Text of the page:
As a child, Pat could multiply three-digit numbers in his head, but social interactions mystified him and making friends did not come naturally. Our father was in the Air Force, and we moved almost every year; at each new school, the bullies quickly found him. Yet no one who knew him could ever remember seeing him angry or bitter. He assumed the best of people, no matter how many times they betrayed that trust; I don’t think he was capable of a mean-spirited act.
As an adult, Pat was proud and protective of his independence. But when he reached his early 50s, his health began to fail. My brother found himself up against not just disease but a broken medical system. Pat’s journey became a story of the best and worst of health care in this country, and it reveals the real-life consequences when health-care policy is treated like a football by two political parties.
None of which our family would have anticipated back in 2007, when Pat, who had always been fit, began having bouts of fatigue and a fluctuating appetite. Then came more alarming signs: His blood pressure crept up to 150/90; his urine turned brown and foamy.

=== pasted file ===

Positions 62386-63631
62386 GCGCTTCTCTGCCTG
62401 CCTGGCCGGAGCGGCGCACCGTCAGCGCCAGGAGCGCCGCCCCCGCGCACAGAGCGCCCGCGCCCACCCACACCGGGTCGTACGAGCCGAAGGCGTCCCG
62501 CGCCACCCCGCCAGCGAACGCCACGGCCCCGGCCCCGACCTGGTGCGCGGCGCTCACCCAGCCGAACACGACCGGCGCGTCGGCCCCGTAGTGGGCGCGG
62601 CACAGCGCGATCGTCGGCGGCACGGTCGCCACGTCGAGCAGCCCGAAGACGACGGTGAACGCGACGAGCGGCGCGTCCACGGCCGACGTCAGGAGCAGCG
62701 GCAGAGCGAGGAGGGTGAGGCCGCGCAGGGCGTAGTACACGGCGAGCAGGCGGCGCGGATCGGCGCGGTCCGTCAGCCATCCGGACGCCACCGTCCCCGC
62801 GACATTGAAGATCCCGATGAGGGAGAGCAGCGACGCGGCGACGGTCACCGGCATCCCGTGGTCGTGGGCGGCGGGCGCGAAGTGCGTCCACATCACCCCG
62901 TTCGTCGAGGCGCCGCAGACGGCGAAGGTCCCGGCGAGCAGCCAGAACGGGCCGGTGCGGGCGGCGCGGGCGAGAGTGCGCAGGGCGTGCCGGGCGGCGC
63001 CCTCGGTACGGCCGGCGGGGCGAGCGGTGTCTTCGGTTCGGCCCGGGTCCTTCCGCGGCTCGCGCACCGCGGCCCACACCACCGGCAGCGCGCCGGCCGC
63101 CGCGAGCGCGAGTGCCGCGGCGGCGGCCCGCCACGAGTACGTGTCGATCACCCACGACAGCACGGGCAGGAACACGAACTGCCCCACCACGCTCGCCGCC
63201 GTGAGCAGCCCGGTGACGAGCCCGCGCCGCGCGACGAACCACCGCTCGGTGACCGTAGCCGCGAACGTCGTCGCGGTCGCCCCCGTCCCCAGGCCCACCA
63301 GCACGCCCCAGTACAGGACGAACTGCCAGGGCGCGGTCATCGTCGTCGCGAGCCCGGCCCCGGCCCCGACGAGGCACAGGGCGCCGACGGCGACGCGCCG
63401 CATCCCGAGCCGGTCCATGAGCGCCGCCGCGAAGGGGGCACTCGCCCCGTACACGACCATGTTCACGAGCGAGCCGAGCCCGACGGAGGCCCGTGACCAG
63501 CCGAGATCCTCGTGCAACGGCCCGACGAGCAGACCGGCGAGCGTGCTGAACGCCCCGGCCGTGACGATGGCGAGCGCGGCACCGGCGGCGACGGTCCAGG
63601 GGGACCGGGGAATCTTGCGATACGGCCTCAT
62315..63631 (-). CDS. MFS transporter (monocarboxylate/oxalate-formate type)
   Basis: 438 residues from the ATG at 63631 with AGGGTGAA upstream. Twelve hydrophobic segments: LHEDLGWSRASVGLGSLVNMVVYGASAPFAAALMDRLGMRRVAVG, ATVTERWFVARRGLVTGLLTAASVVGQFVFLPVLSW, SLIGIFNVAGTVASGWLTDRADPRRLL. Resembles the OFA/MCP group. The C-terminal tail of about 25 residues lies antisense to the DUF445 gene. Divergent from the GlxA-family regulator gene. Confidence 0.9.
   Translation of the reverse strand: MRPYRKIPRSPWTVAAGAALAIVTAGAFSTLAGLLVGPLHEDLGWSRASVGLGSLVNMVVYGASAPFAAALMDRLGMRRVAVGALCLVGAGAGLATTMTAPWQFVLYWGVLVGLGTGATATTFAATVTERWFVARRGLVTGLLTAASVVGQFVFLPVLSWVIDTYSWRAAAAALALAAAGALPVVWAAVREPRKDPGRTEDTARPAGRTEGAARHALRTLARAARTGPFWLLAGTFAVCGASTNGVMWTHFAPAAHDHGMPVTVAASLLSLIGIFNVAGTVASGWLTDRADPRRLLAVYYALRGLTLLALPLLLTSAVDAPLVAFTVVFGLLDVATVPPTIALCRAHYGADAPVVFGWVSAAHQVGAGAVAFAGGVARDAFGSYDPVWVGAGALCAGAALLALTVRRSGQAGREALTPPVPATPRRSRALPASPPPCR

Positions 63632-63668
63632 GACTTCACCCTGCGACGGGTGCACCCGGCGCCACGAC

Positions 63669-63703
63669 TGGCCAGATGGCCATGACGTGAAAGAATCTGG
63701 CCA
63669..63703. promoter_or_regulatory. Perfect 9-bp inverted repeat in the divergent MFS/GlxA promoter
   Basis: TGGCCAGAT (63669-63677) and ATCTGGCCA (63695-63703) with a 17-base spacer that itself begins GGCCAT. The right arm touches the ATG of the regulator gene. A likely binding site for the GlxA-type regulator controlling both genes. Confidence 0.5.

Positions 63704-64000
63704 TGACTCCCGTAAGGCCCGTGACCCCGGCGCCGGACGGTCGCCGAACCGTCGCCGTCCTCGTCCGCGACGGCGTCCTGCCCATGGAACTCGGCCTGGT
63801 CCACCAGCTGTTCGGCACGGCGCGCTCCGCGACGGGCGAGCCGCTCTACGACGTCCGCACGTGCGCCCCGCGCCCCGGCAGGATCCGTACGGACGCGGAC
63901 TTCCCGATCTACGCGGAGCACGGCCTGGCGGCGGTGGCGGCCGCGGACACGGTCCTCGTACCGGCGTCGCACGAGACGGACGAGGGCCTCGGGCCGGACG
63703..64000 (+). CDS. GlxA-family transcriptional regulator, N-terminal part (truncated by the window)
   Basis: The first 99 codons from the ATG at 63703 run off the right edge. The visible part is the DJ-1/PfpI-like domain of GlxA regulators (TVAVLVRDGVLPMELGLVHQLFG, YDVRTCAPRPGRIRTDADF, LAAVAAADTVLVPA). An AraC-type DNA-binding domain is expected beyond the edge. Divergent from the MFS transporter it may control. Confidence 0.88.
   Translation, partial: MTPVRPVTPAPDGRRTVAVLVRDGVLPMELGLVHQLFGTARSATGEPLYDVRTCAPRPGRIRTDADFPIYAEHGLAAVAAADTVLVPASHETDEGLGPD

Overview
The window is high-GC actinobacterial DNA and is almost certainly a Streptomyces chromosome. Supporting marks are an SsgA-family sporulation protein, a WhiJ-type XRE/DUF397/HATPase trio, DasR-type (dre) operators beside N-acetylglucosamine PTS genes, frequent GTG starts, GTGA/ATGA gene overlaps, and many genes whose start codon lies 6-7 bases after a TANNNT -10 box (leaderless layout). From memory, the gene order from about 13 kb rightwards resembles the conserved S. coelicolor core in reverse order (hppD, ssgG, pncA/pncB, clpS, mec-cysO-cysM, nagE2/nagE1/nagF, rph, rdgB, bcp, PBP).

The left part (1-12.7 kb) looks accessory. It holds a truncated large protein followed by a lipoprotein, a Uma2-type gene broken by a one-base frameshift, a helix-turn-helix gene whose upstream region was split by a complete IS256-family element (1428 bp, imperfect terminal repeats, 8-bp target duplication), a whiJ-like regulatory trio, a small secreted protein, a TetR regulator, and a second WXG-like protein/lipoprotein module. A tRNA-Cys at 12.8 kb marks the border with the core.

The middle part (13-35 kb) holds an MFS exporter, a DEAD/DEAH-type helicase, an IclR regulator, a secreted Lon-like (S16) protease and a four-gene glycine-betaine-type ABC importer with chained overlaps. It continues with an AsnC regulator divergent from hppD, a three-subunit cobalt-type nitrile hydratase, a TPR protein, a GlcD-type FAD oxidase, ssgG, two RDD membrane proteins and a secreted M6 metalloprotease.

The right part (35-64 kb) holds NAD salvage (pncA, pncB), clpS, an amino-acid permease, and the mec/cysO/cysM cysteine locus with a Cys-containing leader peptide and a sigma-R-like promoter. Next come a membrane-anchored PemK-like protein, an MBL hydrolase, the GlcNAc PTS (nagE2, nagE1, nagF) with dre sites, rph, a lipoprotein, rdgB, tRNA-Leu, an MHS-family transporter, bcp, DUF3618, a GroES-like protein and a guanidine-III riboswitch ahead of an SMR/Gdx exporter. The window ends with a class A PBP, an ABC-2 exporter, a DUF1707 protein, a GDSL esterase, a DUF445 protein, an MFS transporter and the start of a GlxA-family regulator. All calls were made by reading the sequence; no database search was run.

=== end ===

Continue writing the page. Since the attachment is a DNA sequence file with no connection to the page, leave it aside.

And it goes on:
At the time, Pat was unemployed, having been laid off from his $9-an-hour position as an administrative assistant. That job hadn’t paid benefits; nor had the one before it. So he had bought a series of high-deductible, six-month medical insurance policies that promised “the peace of mind and health care access you need at a price you can afford.”
A skimpy plan was indeed the only policy he could afford — and it turned out to be a big mistake. Though Pat had faithfully kept up the premium payments for more than six years, his insurer began denying his claims a few weeks after a biopsy in July 2008 showed his kidneys were failing.
The company, a subsidiary of Assurant Health, cited a technicality: Each successive six-month policy treated Pat as a new customer. In digging through Pat’s records, it noticed some abnormal bloodwork from the previous December, eight months earlier. Though at the time the test result was inconclusive, the insurer deemed it evidence that Pat had a “preexisting condition,” meaning his policy wouldn’t cover it.
At that point, Pat was facing more than $14,000 in bills from hospitals, doctors and labs — and those were just to figure out what was wrong with him. Dealing with his condition going forward was going to be unimaginably expensive; newer drugs that his specialist thought might help him the most could cost up to $10,000 a treatment; even the older ones could run $500 a month. “Cancel that policy,” the billing coordinator at the doctor’s office advised me. “Your brother is wasting his money on premiums, and he’s going to need it.”
Suddenly stranded with no coverage at all, Pat had plenty of company in our